BACKGROUND: Interleukin-6 (IL-6) is elevated in SARS-CoV-2 infection. IL-6 regulates acute-phase proteins, such as alpha-1 antitrypsin (AAT), a key lung anti-protease. We investigated the protease-anti-protease balance in the circulation and pulmonary compartments in SARS-CoV-2 acute respiratory distress syndrome (ARDS) compared to non-SARS-CoV-2 ARDS (nsARDS) and the effects of tocilizumab (IL-6 receptor antagonist) on anti-protease defence in SARS-CoV-2 infection. METHODS: Levels and activity of AAT and neutrophil elastase (NE) were measured in plasma, airway tissue and tracheal secretions (TA) of people with SARS-CoV-2 ARDS or nsARDS. AAT and IL-6 levels were evaluated in people with moderate SARS-CoV-2 infection who received standard of care +/- tocilizumab. FINDINGS: AAT plasma levels doubled in SARS-CoV-2 ARDS. In lung parenchyma AAT levels were increased, as was the percentage of neutrophils involved in NET formation. A protease-anti-protease imbalance was detected in TA with active NE and no active AAT. The airway anti-protease, secretory leukoprotease inhibitor was decreased in SARS-CoV-2-infected lungs and cleaved in TA. In nsARDS, plasma AAT levels were elevated but TA samples had less AAT cleavage, with no detectable active NE in most samples. Induction of AAT in ARDS occurred mainly through IL-6. Tocilizumab down-regulated AAT during SARS-CoV-2 infection. INTERPRETATION: There is a protease-anti-protease imbalance in the airways of SARS-CoV-2-ARDS patients. This imbalance is a target for anti-protease therapy. FUNDING: NIH Serological Sciences Network, National Heart, Lung, and Blood Institute and National Institute of Diabetes and Digestive and Kidney Diseases.


Subject(s)
COVID-19 , Respiratory Distress Syndrome , alpha 1-Antitrypsin Deficiency , COVID-19/drug therapy , Humans , Peptide Hydrolases , Respiratory Distress Syndrome/etiology , SARS-CoV-2
9.
Eur J Hum Genet ; 30(8): 872-874, 2022 Aug.
Article in English | MEDLINE | ID: covidwho-1655565

ABSTRACT

The coronavirus disease of 2019 (COVID-19) pandemic, caused by severe acute respiratory syndrome coronavirus 2 (SARS-CoV-2) infections, continues to present an unprecedented challenge worldwide. Emerging evidence suggests that α-1 antitrypsin (A1AT), a circulating protein with protective effects on the lung and other vital organs, plays a critical role in preventing SARS-CoV-2 infection and may be a promising therapeutic option for patients with COVID-19. A1AT deficiency (AATD) is characterized by dysfunctional or insufficient levels of A1AT. Recently, we have proposed that AATD patients are a vulnerable population for COVID-19. Patients with AATD may derive limited benefit from the current COVID-19 vaccines and continue to rely on conventional medical therapy and behavioral adaptations to mitigate the risk of infection. Unfortunately, this population has not been included in the COVID-19 vaccine clinical trials and studies have yet to characterize the safety, immunogenicity, and ultimately, the efficacy of COVID-19 vaccines for AATD patients. Re-evaluation of the COVID-19 vaccine safety and immunogenicity will further promote informed decision-making for vaccination in AATD individuals and contribute to reduce morbidity and mortality from COVID-19 infection.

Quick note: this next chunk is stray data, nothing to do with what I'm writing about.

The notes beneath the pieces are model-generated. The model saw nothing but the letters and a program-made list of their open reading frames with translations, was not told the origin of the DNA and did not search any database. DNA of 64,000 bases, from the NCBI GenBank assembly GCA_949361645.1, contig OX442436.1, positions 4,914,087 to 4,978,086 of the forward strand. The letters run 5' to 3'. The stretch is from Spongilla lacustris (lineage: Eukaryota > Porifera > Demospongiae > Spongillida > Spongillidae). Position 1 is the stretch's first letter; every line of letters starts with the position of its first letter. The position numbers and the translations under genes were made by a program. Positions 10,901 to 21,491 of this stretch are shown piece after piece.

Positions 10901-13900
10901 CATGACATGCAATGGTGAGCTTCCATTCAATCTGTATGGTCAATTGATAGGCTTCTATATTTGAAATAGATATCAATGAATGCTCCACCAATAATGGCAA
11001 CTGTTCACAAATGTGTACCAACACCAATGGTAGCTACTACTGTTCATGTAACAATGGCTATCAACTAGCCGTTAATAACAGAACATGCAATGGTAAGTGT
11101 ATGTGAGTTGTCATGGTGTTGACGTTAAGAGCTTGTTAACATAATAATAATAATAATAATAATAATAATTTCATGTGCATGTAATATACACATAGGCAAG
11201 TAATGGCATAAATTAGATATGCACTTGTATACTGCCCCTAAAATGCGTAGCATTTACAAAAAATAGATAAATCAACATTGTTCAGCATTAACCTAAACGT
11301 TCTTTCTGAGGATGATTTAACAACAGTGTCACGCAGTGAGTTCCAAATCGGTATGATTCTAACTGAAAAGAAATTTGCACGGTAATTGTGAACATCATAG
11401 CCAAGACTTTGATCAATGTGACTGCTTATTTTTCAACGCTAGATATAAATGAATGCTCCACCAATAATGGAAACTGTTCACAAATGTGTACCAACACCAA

Subject(s)
COVID-19 Vaccines , COVID-19 , alpha 1-Antitrypsin Deficiency , COVID-19/prevention & control , COVID-19 Vaccines/adverse effects , Humans , Lung , Pandemics/prevention & control , SARS-CoV-2
10.
Int J Chron Obstruct Pulmon Dis ; 16: 2983-2996, 2021.
Article in English | MEDLINE | ID: covidwho-1511885

ABSTRACT

Alpha 1 Antitrypsin deficiency (AATD) is a hereditary condition characterized by low serum Alpha 1 Antitrypsin (AAT) levels and a predisposition towards early-onset emphysema. Infusion of AAT is the only disease-modifying therapy that can sufficiently raise plasma AAT levels above the putative protective threshold and reduce the decline in lung density loss. Several randomized controlled trials (RCTs) and registry studies support the clinical efficacy of AAT therapy in slowing the progression of AATD-related emphysema and improving survival outcomes. The COVID-19 pandemic has prompted physicians to develop additional strategies for delivering AAT therapy, which are not only more convenient for the patient, but are "COVID-19 friendly", thereby reducing the risk of exposing these vulnerable patients. Intravenous (IV) self-administration of AAT therapy is likely to be beneficial in certain subgroups of patients with AATD and can remove the need for weekly hospital visits, thereby improving independence and well-being. Increasing the awareness of self-administration in AATD through the development of formal guidelines and training programs is required among both physicians and patients and will play an essential role, especially post-COVID-19, in encouraging physicians to consider self-administration for AATD in suitable patients. This review summarizes the benefits of AAT therapy on the clinical endpoints of mortality and quality of life (QoL) and discusses the benefits of self-administration therapy compared with conventional therapy administered by a healthcare professional. In addition, this review highlights the challenges of providing AAT therapy during the COVID-19 pandemic and the potential considerations for its implementation thereafter.